Thursday, December 13th was the perfect night for three UPIC volunteers to serve a warm meal to the residents of the Patricia Handy Place for Women, a short-term emergency housing facility run by N St Village. Lovingly known as Pat Handy Place, the shelter opens it’s doors to over 200 women per night. Volunteers were welcomed immediately upon walking into the shelter by staff and the women seeking shelter there alike. We served up a warm meal which was provided by local organizations, including DC Central Kitchen, to thankful shelter clients.

For UPICares, the ability to volunteer during work hours is an incredible experience.

Volunteering at the Patricia Handy Place for Women was a new experience for me, and a great one at that! Being able to take time out of my day to help serve food at the women’s shelter was amazing. I have always loved to help people, no matter what it is, and doing things like this actually makes a difference in peoples lives and I am glad to be apart of it. – Glori, UPICares Volunteer

Because of N St’s warmth and whole person approach to caring for the women that find themselves in a tight spot. they see many success stories; like Catherine, a woman who came to N St in 2016 and has been thriving ever since.

Also during the month of December, the Chantilly and Norfolk offices worked together to raise donations for a coat drive benefiting HER Shelter, which serves women and children survivors of domestic violence. The shelter received two coats, eight sweaters, and 93 items of warm clothing thanks to the combined efforts of the two UPIC offices.

UPIC is looking forward to continuing to make a positive impact on our clients, patients, and community in the coming year.

Author Jessica Lay is UPIC’s Program Lead for UPICares, the organization’s philanthropic initiative.  She spends half of her time assisting patients through UPIC’s contact center and recently completed a degree in Aging Services Management. Follow us on Twitter and Instagram @UPICHealth.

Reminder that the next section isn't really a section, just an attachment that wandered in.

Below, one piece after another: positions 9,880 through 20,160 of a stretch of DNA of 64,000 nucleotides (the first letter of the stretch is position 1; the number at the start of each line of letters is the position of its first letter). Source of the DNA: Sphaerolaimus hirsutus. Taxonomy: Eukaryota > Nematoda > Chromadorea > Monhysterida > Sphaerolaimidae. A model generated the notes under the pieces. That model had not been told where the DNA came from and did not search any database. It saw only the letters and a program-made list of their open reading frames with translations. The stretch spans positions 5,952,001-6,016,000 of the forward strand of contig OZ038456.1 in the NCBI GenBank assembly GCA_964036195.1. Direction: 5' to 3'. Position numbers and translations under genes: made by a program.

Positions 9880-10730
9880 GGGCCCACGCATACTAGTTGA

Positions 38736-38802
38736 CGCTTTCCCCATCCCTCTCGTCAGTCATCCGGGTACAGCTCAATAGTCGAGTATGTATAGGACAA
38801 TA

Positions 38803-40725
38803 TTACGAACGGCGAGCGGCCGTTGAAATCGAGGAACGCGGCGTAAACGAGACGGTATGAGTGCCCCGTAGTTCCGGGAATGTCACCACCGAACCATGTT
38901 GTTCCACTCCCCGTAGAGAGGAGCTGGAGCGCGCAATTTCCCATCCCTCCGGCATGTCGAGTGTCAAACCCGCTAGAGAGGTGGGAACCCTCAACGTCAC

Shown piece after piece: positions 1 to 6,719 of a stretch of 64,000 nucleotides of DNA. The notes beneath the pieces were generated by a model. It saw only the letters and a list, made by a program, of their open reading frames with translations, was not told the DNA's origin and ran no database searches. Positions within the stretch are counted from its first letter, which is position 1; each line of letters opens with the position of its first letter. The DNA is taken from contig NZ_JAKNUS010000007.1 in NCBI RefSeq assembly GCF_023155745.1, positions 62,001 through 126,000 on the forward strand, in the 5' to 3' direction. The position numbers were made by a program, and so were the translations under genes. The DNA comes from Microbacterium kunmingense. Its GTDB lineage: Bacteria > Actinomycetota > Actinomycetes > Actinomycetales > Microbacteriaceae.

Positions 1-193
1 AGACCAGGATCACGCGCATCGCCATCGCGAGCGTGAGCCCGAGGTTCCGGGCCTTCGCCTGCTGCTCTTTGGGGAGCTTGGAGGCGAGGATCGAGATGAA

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Jess’ Story: Discovering Strength

By Jessica Lay
Dec. 12, 2018

This is the third in a series of blogs about domestic violence experienced by UPIC employees and their families. #WeAreWhoWeServe

The day UPIC decided to wear purple for Domestic Violence Awareness, I experienced a lot of conflicting emotions; inspiration, pride, despair, terror, and love all came up for me while reading other’s stories. Talking about my own story was so unexpected- I thought it would remain a personal narrative, only to be mentioned in passing to the close friends who were there for me at the time. But, my colleagues made me feel safe enough to share it.

The thing most people don’t tell you about the experience of survivors is that when an instance of abuse happens, you don’t automatically fall out of love with your partner. I remember grappling with the logic that I could not continue seeing the person that hurt me, yet for some reason that I couldn’t immediately identify, I still felt completely heartbroken over ending the relationship.

We were so young when we met- me a few years younger than him. I was 18 and working on getting my Associates Degree from the local community college before moving on to a four-year college. I wanted to be a nurse.